Brief Fact Summary.
Sound Techniques, Inc. (Sound) sued Hoffman on negligent misrepresentation claims after the noise from the first floor of the office space caused Sound to lose business.
Synopsis of Rule of Law.
The parol evidence rule prohibits the use of negligent misrepresentation as evidence that contradicts the term of fully-integrated agreements.
Before the parol evidence rule comes into operation the court must be sure that it has before it a written contract intended by the parties as a statement of their complete agreement.View Full Point of Law
Sound Techniques, Inc. (Sound) leased space on the second floor of an office building from Hoffman. Sound wanted to use the second floor as a recording studio and asked the leasing agent about the expansion of a bar on the first floor. The leasing agent informed sound that the expanded area would be a dining room and only background music would be played in that area. Sound entered into a lease where he disclaimed reliance on representations not in the lease agreements. The bar ended up having an upgraded sound system and the noise from the bar caused Sound to lose business. Sound sued Hoffman for negligent misrepresentation, fraud, and breach of contract. Judgment was granted to Sound on the negligent misrepresentation claim.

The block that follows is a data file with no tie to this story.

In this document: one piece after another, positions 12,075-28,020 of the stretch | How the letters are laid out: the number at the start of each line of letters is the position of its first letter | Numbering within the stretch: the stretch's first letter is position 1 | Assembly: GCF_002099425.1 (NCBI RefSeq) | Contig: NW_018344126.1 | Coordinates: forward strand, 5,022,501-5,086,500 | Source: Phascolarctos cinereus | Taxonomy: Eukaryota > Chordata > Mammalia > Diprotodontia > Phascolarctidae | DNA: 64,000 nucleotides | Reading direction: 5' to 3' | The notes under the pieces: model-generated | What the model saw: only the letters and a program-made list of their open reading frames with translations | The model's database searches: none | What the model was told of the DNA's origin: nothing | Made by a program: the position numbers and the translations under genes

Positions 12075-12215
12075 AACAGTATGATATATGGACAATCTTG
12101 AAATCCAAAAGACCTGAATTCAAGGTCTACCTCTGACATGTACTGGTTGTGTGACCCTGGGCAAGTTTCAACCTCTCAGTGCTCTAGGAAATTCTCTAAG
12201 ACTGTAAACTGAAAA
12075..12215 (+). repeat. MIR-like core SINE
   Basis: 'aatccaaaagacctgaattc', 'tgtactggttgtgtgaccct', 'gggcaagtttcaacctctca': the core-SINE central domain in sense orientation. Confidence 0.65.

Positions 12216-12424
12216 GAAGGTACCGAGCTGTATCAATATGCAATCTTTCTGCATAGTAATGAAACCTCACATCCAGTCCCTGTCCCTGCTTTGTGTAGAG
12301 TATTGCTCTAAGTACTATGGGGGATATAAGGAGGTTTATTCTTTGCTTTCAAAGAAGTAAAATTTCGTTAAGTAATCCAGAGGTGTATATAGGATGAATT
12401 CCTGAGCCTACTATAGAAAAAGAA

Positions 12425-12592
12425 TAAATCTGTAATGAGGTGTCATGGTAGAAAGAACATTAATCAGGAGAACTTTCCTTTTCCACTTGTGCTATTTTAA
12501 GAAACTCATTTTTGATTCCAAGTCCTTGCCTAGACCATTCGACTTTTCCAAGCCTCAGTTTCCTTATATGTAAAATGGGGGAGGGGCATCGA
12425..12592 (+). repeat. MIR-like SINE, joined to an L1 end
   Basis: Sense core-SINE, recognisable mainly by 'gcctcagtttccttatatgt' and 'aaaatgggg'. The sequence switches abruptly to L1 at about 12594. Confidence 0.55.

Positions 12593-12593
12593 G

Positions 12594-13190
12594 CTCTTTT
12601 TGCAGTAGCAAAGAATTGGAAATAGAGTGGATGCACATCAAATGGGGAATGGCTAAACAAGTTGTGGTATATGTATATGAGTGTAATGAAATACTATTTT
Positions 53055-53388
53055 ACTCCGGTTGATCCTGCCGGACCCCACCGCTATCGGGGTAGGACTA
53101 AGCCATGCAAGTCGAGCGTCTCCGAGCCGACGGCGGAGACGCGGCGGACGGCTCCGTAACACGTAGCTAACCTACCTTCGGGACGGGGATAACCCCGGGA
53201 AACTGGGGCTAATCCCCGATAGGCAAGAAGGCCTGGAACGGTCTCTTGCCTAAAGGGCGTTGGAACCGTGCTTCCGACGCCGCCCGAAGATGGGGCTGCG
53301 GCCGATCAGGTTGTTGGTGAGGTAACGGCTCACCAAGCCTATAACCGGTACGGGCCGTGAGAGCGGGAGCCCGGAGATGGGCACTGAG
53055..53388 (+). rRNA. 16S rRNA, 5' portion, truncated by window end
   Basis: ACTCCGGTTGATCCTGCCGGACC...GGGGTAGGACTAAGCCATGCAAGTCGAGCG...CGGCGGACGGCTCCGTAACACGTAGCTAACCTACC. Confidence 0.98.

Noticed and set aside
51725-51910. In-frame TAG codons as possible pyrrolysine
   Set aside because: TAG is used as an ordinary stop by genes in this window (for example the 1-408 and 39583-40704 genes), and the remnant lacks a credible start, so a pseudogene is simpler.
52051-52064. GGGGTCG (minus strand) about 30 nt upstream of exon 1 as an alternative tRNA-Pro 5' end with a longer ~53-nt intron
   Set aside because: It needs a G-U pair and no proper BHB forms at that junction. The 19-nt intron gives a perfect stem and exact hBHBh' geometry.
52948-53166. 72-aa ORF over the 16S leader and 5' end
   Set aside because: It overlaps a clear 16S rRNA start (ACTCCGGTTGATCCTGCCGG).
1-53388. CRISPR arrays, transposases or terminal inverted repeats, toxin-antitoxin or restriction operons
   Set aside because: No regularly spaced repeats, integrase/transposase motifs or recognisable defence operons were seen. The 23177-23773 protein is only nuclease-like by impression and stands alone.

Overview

Whether the parol evidence rule prohibits the use of negligent misrepresentation as evidence that contradicts the terms of fully-integrated agreements?
Yes. The judgment of the trial court is reversed. The leasing agent’s representation was not intentionally fraudulent despite the representations being false. Because the leasing agent was negligent in making the representation and no fraud existed, the parol-evidence rule prohibits the introduction of the leasing agent’s statement.
The parol-evidence rule can’t be relied upon to protect against fraud. Without fraud, the parol-evidence rule applies and the contract should govern.